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Video shows PSTA bus packed with passengers despite national push for social distancing

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Posted at 6:40 PM, Mar 20, 2020
and last updated 2020-03-21 05:38:47-04

PINELLAS COUNTY, Fla. -- Despite social distancing being on the front lines of the fight against the coronavirus pandemic, passengers across Pinellas County packed the PSTA buses Friday.

It is now causing many drivers to question if enough is being done within county transit to protect passengers and drivers. One driver decided to take pictures and a video of the packed bus at 7:02 a.m.

“Everyone practicing social distancing right? Right? This is social distancing right here,” said the driver who took the video.

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“Safety first must not apply to the drivers,” said April Murphy, the head of the bus union in Pinellas County.

Murphy says after watching the video, she couldn’t believe her eyes.

“Our drivers are scared to death. They’re scared they’re going to catch coronavirus and they’re scared they’re going to pass it to a family member,” she said.

She says not enough is being done to protect passengers either.

“You saw it in the pictures. Our passengers are jam packed like sardines,” she said.

The CDC and Governor DeSantis have asked people to stay at least six feet away from each other and to not gather in groups larger than 10.

“We don’t want any more than 10 people on a bus. Period,” Murphy said.

PSTA agrees and says it does care about its drivers and passengers. In a statement officials said:

“PSTA’s number one priority has always and will always be the safety of our entire staff and our riders, especially during these difficult times. To protect our employees, including our drivers, we are taking extra precautions/measures necessary to ensure their safety.”

PSTA will now allow drivers the ability to decide if they want to take more than 10 people. If they do, it can’t be more than half of the buses normal capacity. The driver must call dispatch to send another bus for remaining passengers.

“We’re in a bad situation right now but the most important thing to me is our safety,” said Marcus Kindcade, a bus driver for PSTA.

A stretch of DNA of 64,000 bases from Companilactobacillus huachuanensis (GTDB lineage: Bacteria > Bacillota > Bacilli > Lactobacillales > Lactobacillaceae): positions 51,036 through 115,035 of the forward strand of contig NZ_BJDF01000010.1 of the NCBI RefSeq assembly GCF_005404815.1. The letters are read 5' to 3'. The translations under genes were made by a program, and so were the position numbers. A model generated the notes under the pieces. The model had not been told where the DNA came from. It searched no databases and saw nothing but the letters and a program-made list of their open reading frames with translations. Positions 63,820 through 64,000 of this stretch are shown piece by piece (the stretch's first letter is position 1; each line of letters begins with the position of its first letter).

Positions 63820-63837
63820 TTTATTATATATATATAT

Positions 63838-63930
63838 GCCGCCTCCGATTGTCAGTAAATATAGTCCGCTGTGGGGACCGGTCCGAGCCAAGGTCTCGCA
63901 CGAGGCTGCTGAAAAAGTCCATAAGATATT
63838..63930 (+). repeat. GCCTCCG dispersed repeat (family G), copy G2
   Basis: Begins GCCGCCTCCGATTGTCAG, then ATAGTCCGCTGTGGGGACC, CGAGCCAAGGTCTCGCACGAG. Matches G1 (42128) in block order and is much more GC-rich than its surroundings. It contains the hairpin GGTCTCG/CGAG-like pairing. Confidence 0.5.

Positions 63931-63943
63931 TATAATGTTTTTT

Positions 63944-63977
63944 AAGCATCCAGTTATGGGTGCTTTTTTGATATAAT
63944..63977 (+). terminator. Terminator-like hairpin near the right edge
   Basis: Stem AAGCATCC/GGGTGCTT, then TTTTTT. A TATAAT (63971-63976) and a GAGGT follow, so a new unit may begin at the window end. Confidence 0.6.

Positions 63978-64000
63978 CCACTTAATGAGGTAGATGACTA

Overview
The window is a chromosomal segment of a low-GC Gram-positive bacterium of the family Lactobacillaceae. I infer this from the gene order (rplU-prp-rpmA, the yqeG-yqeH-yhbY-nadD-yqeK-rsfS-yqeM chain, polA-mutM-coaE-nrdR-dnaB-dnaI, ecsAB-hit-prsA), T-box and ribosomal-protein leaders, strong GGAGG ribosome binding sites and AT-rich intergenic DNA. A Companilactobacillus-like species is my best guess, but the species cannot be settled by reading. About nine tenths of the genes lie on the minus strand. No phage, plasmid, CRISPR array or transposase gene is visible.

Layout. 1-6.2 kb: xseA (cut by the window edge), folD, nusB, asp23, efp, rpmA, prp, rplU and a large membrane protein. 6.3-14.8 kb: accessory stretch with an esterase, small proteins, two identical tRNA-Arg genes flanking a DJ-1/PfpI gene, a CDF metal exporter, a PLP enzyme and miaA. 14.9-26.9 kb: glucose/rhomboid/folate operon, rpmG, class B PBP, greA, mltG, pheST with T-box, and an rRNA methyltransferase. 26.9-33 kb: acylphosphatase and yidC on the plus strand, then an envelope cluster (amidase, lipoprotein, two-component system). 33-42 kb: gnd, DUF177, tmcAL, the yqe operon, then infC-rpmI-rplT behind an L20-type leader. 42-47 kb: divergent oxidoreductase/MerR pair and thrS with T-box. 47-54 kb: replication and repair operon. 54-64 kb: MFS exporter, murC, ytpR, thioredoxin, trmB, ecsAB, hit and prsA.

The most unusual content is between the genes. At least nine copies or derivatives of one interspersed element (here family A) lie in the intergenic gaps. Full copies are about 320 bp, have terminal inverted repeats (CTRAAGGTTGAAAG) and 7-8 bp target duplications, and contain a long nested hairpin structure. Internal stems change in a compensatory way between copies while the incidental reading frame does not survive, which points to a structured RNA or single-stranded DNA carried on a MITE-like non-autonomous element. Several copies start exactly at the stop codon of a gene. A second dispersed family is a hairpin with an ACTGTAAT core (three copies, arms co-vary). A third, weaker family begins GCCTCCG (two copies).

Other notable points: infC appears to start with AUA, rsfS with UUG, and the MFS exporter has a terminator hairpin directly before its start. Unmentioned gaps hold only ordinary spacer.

PSTA also says riders must enter through the back door with exception to folks in wheelchairs.

Murphy says they should also be implimenting the State of Emergency to free up hazard pay for employees. PSTA did not respond to ABC Action News about that option.

PSTA STATEMENT IN FULL:

"PSTA’s number one priority has always and will always be the safety of our entire staff and our riders, especially during these difficult times. To protect our employees, including our drivers, we are taking extra precautions/measures necessary to ensure their safety.

Currently, PSTA is offering and supplying bus drivers with masks and gloves as well as hand sanitizer and disinfectant. Additionally, roughly 80% of our buses currently in service have protective safety shields which help protect our drivers. Starting this weekend we are also moving to a Back Door Only policy where riders will enter and exit in the rear of the bus. Exceptions will be made for those in a wheelchair and riders with mobility devices. We are also allowing our drivers to limit ridership to no more than 10 people on a bus at any given time. If they feel more comfortable, they can have more than 10 riders but a mandatory cap of no more than half a buses normal capacity will be in place. If either ridership limit is reached and more people are waiting to get on a bus, drivers will be instructed to contact dispatch to send another bus to pick up the remaining passengers.

Lastly, we are implementing a plan to increase bus service during peak hours on PSTA’s busiest routes. As a public transit agency, we are still the lifeline for people to get to and from their places of work, grocery stories and even medical appointments. We will continue to provide a service to our community in the safest way possible to ensure not only that our riders get where they need to go but also that our drivers get home safely each and every night. We understand that this will impact the lives of many of our riders, and we sincerely apologize for challenges this may present. This is a unique time in our history, and we are adjusting, like so many public agencies, in order to keep people safe."